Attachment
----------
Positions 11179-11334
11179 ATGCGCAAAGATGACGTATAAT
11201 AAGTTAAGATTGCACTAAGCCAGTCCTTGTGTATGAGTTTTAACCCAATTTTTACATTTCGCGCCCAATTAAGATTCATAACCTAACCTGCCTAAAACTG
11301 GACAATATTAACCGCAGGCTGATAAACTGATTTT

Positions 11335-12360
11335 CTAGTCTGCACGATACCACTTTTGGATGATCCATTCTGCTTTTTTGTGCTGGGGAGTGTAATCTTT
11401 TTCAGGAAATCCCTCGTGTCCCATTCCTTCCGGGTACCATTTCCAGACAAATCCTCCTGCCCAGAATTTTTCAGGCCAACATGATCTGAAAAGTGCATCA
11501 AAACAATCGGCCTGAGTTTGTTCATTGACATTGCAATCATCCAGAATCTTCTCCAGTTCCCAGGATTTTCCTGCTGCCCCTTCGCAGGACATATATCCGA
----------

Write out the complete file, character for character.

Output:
Positions 11179-11334
11179 ATGCGCAAAGATGACGTATAAT
11201 AAGTTAAGATTGCACTAAGCCAGTCCTTGTGTATGAGTTTTAACCCAATTTTTACATTTCGCGCCCAATTAAGATTCATAACCTAACCTGCCTAAAACTG
11301 GACAATATTAACCGCAGGCTGATAAACTGATTTT

Positions 11335-12360
11335 CTAGTCTGCACGATACCACTTTTGGATGATCCATTCTGCTTTTTTGTGCTGGGGAGTGTAATCTTT
11401 TTCAGGAAATCCCTCGTGTCCCATTCCTTCCGGGTACCATTTCCAGACAAATCCTCCTGCCCAGAATTTTTCAGGCCAACATGATCTGAAAAGTGCATCA
11501 AAACAATCGGCCTGAGTTTGTTCATTGACATTGCAATCATCCAGAATCTTCTCCAGTTCCCAGGATTTTCCTGCTGCCCCTTCGCAGGACATATATCCGA